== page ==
Reading chapters from Zinsser’s On Writing Well has opened my eyes to my weaknesses in writing. I write as an academic student, not as a person. I can’t continue to let the academic aspect of my life define my voice. The academic part of my life is just that. A part, not a whole. Throughout my time in Digital Communications, I want to learn how to develop my voice and use it confidently.
My voice as a writer
Before I can use my voice, I need to clearly define what I envision my voice being. I’m still in the midst of determining this, but I hope to incorporate the following qualities:
Some key personality traits
How can I present myself through voice?
I believe I can integrate my personality traits with my voice as a writer by transforming the way I write. I want to write in a similar way that I speak, rather than in a tone of my academic essays. By doing this I can incorporate my social personality into my writing and appear more relatable to readers. By showing a passion for what I’m writing, I hope it will also seem more inspirational to readers. Nobody gets excited about something they are reading if the author isn’t excited!
A blogger who inspires me
Annie Williamson blogs about her faith, her family, and her day-to-day life. I find myself reading her blogs frequently because of her humble and honest tone with all of her readers. Her style makes it evident that she has a true passion for what she is saying. Each blog entry is different, but most center around the theme of living intentionally. I admire her commitment to active living because I share the same goals!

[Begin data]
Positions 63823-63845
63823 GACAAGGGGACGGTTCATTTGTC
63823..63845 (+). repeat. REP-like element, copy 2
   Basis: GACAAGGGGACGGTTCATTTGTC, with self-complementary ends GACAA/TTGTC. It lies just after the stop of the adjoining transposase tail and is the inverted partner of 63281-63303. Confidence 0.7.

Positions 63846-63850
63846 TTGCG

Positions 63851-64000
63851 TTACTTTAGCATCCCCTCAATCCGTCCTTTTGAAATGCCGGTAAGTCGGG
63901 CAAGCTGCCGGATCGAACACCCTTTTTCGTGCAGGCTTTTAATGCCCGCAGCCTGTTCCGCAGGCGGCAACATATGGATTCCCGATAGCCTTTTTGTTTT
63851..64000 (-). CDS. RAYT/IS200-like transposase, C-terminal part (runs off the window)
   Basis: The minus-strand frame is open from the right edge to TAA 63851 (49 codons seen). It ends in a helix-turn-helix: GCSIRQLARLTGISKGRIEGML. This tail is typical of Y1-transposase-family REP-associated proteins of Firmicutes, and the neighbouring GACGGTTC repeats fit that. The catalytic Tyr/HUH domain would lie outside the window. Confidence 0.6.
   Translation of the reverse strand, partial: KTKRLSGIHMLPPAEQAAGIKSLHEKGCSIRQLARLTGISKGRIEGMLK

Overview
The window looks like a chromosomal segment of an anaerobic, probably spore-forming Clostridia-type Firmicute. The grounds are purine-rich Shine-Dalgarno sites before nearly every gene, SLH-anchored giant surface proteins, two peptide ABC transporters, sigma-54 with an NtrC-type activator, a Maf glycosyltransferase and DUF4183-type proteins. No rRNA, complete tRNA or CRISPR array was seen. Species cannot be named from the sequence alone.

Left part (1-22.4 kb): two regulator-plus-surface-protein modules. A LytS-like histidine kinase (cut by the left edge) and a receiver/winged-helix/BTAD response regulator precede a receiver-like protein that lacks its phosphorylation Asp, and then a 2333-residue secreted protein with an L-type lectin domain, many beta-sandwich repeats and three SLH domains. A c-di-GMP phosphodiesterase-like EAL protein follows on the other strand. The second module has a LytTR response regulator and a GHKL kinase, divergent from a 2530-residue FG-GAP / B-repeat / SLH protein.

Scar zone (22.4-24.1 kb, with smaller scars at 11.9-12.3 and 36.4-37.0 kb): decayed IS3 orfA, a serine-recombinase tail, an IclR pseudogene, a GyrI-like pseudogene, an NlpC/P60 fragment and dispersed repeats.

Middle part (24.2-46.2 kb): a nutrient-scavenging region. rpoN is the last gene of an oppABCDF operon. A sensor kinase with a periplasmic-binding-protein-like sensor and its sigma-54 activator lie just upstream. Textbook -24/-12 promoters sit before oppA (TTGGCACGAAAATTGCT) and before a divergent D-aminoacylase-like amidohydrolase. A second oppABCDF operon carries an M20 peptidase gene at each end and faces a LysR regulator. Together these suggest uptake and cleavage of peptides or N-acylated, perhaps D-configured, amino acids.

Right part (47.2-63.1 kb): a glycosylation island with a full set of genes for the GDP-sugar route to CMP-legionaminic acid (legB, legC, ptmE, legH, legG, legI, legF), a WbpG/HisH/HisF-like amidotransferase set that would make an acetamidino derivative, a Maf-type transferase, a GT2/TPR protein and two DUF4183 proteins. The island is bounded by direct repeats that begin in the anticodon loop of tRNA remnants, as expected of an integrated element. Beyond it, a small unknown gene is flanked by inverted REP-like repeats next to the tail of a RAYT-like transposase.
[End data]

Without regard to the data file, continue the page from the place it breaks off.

A defining experience
In high school, I was THAT girl. The girl who became a member, and usually an officer, of almost every club at school. The girl who got to school events early and stayed late. The girl who aimed for perfect grades and settled for no less. The girl who got WAY too excited about spirit week and an almost always losing football team.
When it came time for me to graduate, I felt ecstatic because I had been chosen to speak at graduation, the culmination of my efforts and overachievement. Truthfully, this experience propelled me towards wanting to pursue a degree in communication studies because I enjoyed speaking in front of others so much! I had confidence that when I got to college, I could continue these habits and rise to the top of my class.
Coming to Furman, reality hit. My confidence disappeared as I realized that I was no longer smarter or more involved than anyone else on campus. Many of us were scholars. Others were student body presidents. Some were both. Suddenly I was the small town Greenville girl in the midst of the pressure-filled Furman bubble.
Fortunately, the beginning of my college career humbled me and allowed me to look at my life from a new perspective. I realized that I didn’t need to be THAT girl anymore. I just needed to discern what my true passions were and follow them wholeheartedly. Pursuing a communication degree and becoming involved in local faith-based groups have given me the perfect outlet to do that. I don’t need to be THE best, I need to be MY best.
Until next blog,